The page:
"...But made himself nothing, taking the very nature of a servant, being made in human likeness" (Philippians 2:7).
"Whatever game He is playing with His creation, He has kept His own rules and played fair. He can exact nothing from man that He has not exacted from Himself. He has Himself gone through the whole of human experience, from the trivial irritations of family life and the cramping restriction of hard work and lack of money to the worst horrors of pain and humiliation, defeat, despair, and death. When He was a man, He played the man. He was born in poverty and died in disgrace and thought it well worthwhile" (Dorothy Sayers, Christian Letters to a Post-Christian World).
It is a fact of heaven and earth that Jesus lived on this earth. Jesus' execution is mentioned in the Annals of the Roman historian Tacitus; he writes concerning the so-called Christians, "The name is derived from Christ, whom the procurator Pontius Pilate had executed in the reign of Tiberius." Josephus, a Jewish historian, remarks about the stoning in AD 62 of "James, the brother of Jesus, who was called Christ..."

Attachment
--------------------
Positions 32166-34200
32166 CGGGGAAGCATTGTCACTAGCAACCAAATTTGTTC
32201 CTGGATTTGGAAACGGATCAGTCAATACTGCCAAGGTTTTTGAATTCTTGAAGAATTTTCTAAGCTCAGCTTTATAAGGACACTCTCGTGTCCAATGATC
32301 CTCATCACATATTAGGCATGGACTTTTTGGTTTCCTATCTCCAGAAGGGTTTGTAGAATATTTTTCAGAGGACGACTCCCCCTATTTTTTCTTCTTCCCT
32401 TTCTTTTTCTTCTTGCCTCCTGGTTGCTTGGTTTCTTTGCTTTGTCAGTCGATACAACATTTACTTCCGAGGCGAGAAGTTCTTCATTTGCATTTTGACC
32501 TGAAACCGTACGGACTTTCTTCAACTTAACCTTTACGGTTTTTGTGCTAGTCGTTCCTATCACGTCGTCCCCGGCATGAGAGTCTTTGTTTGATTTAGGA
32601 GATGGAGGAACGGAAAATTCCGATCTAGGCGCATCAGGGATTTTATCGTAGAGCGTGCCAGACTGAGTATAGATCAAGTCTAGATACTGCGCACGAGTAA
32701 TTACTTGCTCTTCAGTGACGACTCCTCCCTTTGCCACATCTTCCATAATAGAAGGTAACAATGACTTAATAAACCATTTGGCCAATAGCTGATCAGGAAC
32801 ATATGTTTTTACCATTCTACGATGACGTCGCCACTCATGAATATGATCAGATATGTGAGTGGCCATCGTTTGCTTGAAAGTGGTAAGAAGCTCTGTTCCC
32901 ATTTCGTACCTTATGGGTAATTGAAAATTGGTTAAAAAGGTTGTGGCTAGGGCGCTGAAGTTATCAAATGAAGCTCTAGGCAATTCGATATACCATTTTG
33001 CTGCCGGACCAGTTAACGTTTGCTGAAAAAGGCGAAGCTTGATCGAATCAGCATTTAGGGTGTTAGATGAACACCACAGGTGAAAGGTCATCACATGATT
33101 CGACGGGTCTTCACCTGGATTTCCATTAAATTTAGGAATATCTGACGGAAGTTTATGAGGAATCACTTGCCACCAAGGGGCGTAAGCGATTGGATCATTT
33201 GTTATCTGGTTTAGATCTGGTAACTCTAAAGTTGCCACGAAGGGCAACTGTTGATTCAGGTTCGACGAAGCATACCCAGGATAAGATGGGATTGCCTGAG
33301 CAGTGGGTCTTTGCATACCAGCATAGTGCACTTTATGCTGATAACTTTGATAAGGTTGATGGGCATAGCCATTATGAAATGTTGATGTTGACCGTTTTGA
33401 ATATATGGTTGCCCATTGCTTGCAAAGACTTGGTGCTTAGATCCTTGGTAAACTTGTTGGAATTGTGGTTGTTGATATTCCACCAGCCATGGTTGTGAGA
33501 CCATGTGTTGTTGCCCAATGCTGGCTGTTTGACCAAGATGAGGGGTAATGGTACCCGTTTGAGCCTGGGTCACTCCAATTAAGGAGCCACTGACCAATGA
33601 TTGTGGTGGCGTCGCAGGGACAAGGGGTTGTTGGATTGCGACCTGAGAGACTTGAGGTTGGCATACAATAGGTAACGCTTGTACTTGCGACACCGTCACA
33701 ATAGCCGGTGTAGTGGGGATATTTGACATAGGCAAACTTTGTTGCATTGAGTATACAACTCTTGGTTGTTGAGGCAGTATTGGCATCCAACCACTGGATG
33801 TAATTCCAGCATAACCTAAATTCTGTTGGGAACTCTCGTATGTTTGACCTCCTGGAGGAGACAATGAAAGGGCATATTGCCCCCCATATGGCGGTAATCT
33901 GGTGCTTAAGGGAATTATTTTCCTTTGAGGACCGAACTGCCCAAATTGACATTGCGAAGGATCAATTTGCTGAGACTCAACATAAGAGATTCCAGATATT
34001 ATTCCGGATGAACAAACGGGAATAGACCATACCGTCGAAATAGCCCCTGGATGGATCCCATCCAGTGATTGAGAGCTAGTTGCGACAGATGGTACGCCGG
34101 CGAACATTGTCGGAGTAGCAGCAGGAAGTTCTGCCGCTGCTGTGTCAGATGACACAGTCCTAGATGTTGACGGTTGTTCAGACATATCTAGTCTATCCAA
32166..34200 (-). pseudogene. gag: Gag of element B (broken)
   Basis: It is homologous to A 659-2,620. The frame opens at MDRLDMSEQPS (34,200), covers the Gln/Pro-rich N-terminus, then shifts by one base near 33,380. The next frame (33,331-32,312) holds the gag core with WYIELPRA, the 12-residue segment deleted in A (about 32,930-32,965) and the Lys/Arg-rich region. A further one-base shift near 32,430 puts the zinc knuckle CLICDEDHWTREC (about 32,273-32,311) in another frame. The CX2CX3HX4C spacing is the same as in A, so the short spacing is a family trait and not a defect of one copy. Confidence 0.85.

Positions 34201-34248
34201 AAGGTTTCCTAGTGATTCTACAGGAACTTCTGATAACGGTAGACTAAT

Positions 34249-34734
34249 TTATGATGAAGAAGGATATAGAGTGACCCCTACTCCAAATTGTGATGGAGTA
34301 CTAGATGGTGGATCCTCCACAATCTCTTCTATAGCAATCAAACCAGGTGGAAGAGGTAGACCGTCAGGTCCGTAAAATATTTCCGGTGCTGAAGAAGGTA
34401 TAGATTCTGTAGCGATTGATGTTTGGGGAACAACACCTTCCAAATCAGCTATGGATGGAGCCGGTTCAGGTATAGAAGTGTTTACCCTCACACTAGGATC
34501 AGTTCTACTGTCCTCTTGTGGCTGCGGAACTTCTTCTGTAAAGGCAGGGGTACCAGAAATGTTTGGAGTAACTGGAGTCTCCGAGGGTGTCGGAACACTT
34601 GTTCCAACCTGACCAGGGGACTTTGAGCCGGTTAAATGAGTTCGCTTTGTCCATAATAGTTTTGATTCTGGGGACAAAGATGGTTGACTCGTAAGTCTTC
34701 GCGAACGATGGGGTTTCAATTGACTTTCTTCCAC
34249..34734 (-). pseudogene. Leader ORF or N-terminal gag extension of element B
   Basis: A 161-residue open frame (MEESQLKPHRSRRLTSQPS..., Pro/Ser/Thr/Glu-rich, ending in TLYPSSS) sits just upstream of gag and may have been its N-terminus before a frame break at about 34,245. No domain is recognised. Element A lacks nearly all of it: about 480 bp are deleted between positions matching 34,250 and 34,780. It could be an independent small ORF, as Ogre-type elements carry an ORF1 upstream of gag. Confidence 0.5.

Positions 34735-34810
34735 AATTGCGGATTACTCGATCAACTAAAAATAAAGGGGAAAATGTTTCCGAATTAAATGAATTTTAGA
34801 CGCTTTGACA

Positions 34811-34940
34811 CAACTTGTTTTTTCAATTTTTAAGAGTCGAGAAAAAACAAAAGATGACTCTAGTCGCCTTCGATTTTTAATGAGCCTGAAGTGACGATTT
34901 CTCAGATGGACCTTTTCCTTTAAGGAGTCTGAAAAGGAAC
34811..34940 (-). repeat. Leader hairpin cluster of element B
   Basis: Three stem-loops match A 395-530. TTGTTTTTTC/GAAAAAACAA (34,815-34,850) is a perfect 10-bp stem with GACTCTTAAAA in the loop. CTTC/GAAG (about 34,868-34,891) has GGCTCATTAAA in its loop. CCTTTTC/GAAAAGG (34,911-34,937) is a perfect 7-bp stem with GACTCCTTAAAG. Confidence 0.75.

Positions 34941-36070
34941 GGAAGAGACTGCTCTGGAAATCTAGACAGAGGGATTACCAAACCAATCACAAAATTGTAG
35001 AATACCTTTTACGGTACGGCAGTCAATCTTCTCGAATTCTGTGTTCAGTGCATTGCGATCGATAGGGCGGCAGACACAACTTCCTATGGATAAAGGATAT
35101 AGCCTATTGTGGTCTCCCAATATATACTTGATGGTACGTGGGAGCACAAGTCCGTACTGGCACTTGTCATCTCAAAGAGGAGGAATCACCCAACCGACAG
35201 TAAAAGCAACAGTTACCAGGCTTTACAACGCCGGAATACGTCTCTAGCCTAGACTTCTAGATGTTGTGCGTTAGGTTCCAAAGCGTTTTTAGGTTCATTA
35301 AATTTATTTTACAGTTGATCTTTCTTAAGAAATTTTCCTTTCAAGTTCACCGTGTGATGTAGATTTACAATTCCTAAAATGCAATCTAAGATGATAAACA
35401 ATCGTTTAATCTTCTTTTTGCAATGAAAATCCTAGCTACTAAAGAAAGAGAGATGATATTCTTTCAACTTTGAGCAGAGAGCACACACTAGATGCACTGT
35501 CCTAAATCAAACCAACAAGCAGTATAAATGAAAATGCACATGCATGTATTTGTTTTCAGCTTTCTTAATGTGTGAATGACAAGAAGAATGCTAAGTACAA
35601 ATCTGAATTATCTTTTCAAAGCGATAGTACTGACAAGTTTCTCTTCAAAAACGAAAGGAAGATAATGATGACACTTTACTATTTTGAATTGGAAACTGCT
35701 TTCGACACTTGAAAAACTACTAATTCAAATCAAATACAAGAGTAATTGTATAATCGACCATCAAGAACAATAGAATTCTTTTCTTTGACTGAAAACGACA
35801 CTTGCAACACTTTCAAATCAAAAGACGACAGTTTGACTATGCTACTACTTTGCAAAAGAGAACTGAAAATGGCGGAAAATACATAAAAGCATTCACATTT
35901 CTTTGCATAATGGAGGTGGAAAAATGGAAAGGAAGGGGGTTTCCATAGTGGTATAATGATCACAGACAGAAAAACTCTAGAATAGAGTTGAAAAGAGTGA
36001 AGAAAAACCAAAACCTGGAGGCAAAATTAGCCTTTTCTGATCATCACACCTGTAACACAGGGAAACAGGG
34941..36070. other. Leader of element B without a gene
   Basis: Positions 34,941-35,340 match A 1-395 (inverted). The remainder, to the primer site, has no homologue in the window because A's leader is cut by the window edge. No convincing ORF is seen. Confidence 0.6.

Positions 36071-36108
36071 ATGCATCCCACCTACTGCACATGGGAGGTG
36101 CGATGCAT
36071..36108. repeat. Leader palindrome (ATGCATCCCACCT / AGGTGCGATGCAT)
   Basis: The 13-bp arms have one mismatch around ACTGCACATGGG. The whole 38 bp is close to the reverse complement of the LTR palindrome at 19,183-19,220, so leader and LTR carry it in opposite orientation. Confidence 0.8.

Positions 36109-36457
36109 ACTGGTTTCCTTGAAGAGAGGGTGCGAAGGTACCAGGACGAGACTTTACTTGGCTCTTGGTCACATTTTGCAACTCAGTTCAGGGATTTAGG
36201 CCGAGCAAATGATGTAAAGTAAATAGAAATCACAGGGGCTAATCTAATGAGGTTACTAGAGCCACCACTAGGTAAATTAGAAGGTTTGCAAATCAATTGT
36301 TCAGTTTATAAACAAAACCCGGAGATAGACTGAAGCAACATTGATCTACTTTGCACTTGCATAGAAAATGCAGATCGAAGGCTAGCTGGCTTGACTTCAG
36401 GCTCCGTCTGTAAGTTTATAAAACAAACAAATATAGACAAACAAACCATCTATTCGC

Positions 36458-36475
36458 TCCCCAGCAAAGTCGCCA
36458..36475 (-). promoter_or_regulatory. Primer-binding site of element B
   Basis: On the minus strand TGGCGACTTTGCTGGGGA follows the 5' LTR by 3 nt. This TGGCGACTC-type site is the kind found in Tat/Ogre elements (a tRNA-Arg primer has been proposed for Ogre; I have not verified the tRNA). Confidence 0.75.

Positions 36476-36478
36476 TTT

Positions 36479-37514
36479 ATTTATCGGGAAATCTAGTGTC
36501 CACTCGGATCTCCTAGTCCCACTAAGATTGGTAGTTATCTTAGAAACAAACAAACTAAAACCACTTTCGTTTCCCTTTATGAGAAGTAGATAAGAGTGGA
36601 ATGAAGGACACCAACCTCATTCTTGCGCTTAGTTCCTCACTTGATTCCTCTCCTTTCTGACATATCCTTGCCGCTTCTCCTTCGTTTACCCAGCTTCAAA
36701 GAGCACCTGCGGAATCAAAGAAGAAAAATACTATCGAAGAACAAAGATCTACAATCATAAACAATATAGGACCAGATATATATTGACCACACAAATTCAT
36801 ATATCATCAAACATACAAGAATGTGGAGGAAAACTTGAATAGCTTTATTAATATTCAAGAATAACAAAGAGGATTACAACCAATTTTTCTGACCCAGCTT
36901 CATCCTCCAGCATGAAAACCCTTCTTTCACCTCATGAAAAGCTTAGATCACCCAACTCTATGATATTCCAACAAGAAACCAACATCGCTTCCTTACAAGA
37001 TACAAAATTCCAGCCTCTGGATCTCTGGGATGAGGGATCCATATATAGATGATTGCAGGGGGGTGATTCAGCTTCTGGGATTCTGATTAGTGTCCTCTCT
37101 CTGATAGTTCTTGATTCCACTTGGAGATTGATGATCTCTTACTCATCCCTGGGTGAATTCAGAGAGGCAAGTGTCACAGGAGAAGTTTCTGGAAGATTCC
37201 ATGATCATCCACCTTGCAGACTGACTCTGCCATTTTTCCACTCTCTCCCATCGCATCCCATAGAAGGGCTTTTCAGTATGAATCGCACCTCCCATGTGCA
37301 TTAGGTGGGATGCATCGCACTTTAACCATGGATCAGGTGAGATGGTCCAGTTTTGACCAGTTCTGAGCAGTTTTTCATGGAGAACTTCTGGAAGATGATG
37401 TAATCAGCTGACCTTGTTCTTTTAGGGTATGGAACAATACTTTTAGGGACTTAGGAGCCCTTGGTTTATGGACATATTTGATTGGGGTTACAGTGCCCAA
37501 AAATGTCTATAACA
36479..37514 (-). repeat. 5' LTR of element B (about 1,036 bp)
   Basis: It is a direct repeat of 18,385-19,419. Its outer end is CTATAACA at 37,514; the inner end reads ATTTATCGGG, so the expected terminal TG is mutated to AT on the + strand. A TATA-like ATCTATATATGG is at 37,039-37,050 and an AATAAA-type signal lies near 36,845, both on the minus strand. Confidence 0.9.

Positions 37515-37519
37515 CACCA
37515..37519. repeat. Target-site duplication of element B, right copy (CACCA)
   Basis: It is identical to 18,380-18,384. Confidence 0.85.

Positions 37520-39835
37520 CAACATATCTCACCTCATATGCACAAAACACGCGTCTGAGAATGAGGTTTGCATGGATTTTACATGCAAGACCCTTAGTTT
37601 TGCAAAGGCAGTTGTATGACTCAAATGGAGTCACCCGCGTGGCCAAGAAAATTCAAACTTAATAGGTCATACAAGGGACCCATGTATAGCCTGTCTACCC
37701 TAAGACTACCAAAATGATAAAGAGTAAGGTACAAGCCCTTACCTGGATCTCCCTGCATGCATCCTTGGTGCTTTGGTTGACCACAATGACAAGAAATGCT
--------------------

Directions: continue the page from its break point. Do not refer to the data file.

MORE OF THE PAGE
Our problem with Jesus is not whether He lived on this earth for history proves it; it's whether we choose to believe it. Our human nature has an enormous difficulty accepting that Divinity would come to us in degraded human form as a Servant, of all occupations. Our human nature demands rights; Jesus requests right living.
If Jesus honored earth today, His family and the crowd would wonder if He was in His right mind, just as they did back in His day (Mark 3:21). The Godhead was His right but manhood he accepted voluntarily. And in this is our hope, for He can exact nothing from us that He has not suffered.